Blue-winged Warbler Habitat Model
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Blue-winged warbler, Vermivora pinus
Use of Study Area Resources:
Reproduction. Blue-winged warblers nest in much of the eastern U.S., northeast through Massachusetts, the southern tip of New Hampshire, and the extreme southern tip of Maine. They apparently have been expanding their breeding range in recent years (Confer and Knapp 1981). Blue-winged warblers interbreed with Golden-winged warblers, Vermivora chrysoptera, and produce viable hybrids, known as Brewsters and Lawrences warblers (Confer 1992). Blue-winged warblers winter in Mexico, Central America, northern South America (DeGraaf and Rudis 1983).
Cover: This species is somewhat of a generalist, using a variety of successional habitats, including woodland clearings, forest edges, old pastures, and powerline corridors (Dunn and Garrett 1997). Typical habitat is clumped shrubs and saplings in abandoned farmland, but not logging clear-cuts which revert rapidly to forest structure (Confer and Knapp 1981). "Neglected pasture where there is low shrubbery, brier patches, and bushy thickets around the edges" (Bent 1963); also open swampy thickets; "brushy borders of fields or borders of woody swamps..." (Forbush 1929). Prefers old fields with hardwood saplings greater than 10 feet tall, often near streams (DeGraaf and Rudis 1983). Blue-winged warbler habitat in Michigan included patches of herbs, shrubs, scattered trees, and a forested edge (Will 1986 in Confer 1992) in drier, upland sites, woodland sites, and along woodland borders, on second-growth woodland edges and clearings; generally using relatively dry, or at least less-wet sites than those used by Golden-wing warblers.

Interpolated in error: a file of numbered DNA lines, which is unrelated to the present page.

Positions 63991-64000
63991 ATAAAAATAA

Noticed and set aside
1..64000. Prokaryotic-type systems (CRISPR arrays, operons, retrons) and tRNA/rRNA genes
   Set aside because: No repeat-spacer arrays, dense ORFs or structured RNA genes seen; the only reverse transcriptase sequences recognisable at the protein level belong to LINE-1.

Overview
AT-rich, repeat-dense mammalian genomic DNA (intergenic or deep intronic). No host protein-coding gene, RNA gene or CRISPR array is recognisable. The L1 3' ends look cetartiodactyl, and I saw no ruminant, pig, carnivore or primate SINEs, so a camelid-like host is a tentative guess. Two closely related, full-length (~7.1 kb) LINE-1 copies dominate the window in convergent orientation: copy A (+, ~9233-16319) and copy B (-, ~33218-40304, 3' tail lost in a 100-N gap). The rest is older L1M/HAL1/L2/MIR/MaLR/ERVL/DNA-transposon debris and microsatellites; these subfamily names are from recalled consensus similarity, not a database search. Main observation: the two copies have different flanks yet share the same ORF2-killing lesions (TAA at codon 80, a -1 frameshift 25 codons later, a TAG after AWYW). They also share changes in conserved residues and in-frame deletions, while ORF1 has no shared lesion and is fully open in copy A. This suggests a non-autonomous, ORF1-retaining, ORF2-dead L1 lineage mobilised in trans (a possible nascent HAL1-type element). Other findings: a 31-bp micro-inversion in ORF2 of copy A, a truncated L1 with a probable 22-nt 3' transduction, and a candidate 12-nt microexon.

Caslick (1975 in Confer and Knapp 1981) reported that land with more than 2% woody vegetation but less than a complete canopy cover is suitable for blue-wings. Their nests are constructed on or slightly above the ground, using grasses, leaves, bark shreds and hair (Forbush 1929, Dunn and Garrett 1997). They feed on small insects, caterpillars, and spiders (Bent 1963, Short 1962), by gleaning leaves, twigs and buds (Dunn and Garrett 1997). Most feeding is at low heights in the vegetation (Dunn and Garrett 1997).
Area: Nesting territories may range from 10 - 50 ha in extent (Confer and Knapp 1981).
Elevation: Dunn and Garrett (1997) note that blue-winged warblers occur at elevations below 1000 feet in Pennsylvania, 2000 feet in North Carolina, and 1500 feet in New York.
The Breeding Bird Atlas and Breeding Bird Survey data for Maine, New Hampshire and Massachusetts (courtesy of the University of Vermont COOP Unit) were used to identify the range of the blue-winged warbler within the study area. The range was delineated by including all USDA Forest Service Ecological subunits (Keys et al. 1995) in which warblers were know to occur. Habitat mapping then was restricted to these areas. Several preliminary models were tested using Breeding Bird Survey occurrence data; the best fit was obtained using upland cover types (see table, below). Patches smaller than 25 ha and areas above 1500 feet elevation then were eliminated.
|Cover Types||Cover Suitability
(0 - 1 scale)
|Upland deciduous forest||1.0*|
|Upland coniferous forest||0.6*|